What are some symbols in chapters 3 and 4 in Of Mice and Men?

Expert Answers
Michael Foster eNotes educator| Certified Educator

Candy’s dog is a predominant symbol as individuals who are weak and considered useless by society. Once an excellent cattle dog, it is now toothless, smelly, and old. Candy has had it since it was a puppy, and he is reluctant to put it out of its misery, though Carlson points out that it would be a kindness.

The puppies are also a symbol of vulnerability. Candy is promised one to take the place of his dog, and Lennie is given one as well. Lennie likes to pet it, but he does not realize that it is weak and needs the protection of someone else, in this case its mother. Responding to a perceived aggression, Lennie smacks the puppy and kills it, much as he has done to the mice he has been given in the past. His fear of attack causes Lennie to strike back, which also leads to the death of Curley’s wife.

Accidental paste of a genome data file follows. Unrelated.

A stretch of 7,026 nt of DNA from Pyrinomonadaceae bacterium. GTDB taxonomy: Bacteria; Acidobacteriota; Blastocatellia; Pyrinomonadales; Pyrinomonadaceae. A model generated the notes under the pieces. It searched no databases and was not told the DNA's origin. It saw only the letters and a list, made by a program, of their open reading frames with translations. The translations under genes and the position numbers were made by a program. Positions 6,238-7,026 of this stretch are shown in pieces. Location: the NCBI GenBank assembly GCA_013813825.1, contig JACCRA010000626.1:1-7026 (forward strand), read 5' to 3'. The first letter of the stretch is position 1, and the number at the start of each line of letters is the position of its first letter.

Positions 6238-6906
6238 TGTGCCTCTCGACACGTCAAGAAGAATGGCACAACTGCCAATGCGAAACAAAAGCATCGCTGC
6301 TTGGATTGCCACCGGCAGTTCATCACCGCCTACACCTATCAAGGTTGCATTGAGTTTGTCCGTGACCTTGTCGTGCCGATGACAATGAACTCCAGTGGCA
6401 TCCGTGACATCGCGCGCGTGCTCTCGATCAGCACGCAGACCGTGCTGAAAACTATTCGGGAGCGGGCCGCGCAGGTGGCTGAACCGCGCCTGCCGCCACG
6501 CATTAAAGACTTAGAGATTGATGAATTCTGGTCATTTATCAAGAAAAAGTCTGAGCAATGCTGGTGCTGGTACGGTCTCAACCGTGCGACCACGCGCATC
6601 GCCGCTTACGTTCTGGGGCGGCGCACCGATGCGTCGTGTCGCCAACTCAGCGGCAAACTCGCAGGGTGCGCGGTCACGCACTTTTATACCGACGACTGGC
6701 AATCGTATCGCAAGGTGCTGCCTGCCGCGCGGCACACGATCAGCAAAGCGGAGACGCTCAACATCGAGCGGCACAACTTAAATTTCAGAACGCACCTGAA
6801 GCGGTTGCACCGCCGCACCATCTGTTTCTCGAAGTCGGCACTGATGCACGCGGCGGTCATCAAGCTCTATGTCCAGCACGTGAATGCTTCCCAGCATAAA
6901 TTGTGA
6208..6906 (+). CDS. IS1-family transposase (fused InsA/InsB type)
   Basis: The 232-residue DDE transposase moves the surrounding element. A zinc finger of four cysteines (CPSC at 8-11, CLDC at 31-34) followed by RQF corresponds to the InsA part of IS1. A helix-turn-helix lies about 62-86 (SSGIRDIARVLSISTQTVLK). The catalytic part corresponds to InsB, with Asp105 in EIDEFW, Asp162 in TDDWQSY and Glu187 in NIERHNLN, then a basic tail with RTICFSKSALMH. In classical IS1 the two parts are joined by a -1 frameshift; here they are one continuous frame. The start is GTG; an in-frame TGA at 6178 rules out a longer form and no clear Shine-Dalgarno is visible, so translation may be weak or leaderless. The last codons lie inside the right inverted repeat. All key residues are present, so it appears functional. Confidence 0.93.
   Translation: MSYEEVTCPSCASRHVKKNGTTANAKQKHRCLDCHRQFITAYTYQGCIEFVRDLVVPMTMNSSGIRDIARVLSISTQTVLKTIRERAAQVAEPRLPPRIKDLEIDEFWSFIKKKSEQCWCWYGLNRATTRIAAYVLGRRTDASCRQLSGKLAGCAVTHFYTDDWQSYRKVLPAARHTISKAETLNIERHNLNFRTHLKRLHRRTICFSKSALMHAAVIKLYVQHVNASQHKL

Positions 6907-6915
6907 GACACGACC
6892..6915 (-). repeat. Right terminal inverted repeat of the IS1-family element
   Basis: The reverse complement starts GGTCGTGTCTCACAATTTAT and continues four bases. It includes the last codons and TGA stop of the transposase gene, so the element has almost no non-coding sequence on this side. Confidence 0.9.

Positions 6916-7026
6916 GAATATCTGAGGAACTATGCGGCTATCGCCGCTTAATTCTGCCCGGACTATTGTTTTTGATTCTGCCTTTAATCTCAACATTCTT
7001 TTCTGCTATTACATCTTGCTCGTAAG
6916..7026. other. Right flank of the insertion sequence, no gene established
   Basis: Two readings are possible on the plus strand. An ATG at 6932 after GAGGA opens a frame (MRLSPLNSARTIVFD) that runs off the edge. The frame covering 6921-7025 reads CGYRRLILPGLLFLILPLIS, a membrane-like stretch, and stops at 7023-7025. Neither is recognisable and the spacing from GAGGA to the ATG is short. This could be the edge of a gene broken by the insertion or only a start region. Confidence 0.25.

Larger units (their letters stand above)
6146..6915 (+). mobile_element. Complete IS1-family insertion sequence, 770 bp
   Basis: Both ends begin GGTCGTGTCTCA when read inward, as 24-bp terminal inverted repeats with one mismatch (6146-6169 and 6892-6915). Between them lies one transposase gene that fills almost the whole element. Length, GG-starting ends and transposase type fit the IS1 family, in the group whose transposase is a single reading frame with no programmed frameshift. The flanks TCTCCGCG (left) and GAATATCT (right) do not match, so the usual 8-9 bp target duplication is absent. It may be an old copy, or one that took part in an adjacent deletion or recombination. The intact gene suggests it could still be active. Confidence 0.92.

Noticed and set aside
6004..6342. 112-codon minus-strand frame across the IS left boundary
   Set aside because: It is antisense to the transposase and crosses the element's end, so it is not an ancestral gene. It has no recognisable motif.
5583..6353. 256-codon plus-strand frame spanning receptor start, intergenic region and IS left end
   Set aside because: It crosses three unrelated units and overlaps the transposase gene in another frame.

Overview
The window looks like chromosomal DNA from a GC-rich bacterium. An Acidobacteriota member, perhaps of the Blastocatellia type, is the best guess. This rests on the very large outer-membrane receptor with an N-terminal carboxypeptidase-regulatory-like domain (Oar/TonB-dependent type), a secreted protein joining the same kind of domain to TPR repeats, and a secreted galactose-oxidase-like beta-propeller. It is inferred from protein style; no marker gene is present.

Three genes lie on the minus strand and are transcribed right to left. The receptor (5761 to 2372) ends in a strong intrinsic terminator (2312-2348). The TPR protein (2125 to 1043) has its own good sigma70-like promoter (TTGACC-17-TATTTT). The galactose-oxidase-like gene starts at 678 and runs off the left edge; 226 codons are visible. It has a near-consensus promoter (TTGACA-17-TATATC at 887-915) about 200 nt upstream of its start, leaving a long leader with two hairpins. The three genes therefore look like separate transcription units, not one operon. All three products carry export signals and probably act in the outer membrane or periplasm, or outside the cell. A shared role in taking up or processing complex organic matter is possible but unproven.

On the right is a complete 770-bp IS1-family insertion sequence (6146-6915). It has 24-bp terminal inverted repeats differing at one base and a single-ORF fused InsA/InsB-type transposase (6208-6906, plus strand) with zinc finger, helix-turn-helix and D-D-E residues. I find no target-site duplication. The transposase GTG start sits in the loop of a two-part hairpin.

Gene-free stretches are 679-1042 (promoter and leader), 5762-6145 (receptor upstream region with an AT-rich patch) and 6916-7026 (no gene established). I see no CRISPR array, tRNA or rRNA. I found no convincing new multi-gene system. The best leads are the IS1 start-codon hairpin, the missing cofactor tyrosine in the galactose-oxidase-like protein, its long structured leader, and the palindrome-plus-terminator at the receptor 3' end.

Both Candy’s dog and the puppy symbolize the position of those who are weak and vulnerable in society, such as Lennie. The world has no place for such individuals, and their death is the most likely solution seen by society.